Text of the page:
Due to the growing demand for cash on Thursday – the last working day before Eid-ul-Azha, the interbank call money rate rose to 5.85%, which was the highest in the last six and half years.
Previously, the highest call money rate – 5.48% – since 2016 was recorded on Wednesday, when interbank transactions in the call money market was Tk8,687 crore.
Between 13 and 20 June this year, the weighted average rate in the call money market, where banks borrow from each other on an overnight basis, hovered between 5.01% and 5.03%, according to an analysis of central bank data.
Industry insiders said growing liquidity crisis apart, the two consecutive rises in repurchase agreement (repo) rate also contributed to a big jump in the call money rate.
On 30 June, the central bank raised its key interest rate by 50 basis points to 5.50% – a record hike in recent history – as part of its efforts to keep inflation in check. A month ago on 29 May, it increased the rate to 5% from 4.75%.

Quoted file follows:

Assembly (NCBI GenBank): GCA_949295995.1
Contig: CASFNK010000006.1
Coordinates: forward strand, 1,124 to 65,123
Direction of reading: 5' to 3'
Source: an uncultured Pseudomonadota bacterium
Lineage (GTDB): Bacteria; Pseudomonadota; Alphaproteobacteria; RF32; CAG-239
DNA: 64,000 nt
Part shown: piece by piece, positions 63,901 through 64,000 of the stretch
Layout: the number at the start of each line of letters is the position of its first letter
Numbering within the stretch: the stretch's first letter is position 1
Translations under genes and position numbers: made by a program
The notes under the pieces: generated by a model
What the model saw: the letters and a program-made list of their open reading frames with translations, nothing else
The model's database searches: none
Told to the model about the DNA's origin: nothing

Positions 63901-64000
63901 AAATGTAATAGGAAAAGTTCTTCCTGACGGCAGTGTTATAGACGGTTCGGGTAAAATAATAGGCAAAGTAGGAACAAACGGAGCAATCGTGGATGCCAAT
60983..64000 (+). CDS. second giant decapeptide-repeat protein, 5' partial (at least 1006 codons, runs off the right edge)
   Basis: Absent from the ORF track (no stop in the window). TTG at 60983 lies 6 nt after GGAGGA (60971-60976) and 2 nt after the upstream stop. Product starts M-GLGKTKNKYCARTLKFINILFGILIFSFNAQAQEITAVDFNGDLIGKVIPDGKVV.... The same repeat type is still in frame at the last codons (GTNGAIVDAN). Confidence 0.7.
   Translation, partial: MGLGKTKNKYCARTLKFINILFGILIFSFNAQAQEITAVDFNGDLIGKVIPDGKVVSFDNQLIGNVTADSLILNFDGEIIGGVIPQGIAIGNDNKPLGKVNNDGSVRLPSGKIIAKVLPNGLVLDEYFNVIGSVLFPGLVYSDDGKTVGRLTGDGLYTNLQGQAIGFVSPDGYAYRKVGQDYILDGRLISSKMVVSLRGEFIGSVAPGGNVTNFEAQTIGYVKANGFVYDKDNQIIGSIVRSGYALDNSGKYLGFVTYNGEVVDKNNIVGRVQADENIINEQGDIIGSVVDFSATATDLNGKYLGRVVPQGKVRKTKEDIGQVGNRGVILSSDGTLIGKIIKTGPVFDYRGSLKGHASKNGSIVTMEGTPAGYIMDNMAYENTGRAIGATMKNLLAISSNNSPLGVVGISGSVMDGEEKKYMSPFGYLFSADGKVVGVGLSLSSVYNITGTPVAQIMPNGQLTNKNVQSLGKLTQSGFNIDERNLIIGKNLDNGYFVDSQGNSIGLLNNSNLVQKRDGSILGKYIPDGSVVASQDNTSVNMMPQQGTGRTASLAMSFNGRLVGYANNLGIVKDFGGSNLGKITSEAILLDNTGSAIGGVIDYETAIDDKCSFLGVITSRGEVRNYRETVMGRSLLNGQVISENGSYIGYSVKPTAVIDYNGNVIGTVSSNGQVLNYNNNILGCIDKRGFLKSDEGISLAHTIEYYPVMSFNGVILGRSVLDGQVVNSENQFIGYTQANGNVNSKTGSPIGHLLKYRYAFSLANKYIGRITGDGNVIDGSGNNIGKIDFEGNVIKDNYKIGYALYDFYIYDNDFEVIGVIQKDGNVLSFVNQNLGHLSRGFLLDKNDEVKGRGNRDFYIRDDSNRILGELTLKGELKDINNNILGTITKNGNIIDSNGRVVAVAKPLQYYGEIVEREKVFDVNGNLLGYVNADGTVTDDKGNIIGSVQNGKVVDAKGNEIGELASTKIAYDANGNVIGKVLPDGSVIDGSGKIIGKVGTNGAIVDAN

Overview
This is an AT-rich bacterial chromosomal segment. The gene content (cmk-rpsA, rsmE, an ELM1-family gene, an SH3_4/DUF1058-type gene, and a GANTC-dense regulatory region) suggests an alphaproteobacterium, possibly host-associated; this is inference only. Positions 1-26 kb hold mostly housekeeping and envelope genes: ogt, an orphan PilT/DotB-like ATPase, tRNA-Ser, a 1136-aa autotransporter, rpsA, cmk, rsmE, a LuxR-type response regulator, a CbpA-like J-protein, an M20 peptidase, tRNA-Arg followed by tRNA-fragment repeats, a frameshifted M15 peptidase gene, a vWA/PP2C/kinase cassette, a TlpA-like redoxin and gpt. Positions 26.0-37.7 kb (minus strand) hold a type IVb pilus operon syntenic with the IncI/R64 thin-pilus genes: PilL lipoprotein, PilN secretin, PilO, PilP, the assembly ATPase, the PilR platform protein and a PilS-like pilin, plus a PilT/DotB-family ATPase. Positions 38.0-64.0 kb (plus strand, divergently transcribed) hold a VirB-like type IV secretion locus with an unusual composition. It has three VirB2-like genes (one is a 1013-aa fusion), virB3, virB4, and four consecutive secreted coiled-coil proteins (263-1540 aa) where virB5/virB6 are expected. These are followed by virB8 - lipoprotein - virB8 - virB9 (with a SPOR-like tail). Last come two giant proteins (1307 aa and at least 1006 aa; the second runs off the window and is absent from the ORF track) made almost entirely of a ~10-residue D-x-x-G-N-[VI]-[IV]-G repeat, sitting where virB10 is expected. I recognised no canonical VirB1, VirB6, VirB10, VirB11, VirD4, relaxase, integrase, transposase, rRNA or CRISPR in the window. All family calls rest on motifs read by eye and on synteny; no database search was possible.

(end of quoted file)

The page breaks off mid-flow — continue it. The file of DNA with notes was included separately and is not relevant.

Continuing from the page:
The cash shortage has now exacerbated as banks continue to purchase dollars from the central bank amid a lower deposit growth.
The banks purchased $7.62 billion from the central bank in exchange for more than Tk30,000 crore in FY22.
Meanwhile, the government borrowing from the banks in the last fiscal was more than double compared to the previous fiscal.
In FY21, the government borrowing from the banking sector was Tk26,078 crore, which was Tk64,755 crore in FY22 – Tk38,677 crore more than the previous year, according to the provisional data of the central bank.
Banks purchased $7.62 billion from the central bank in the just-concluded FY22, according to the monetary policy statement.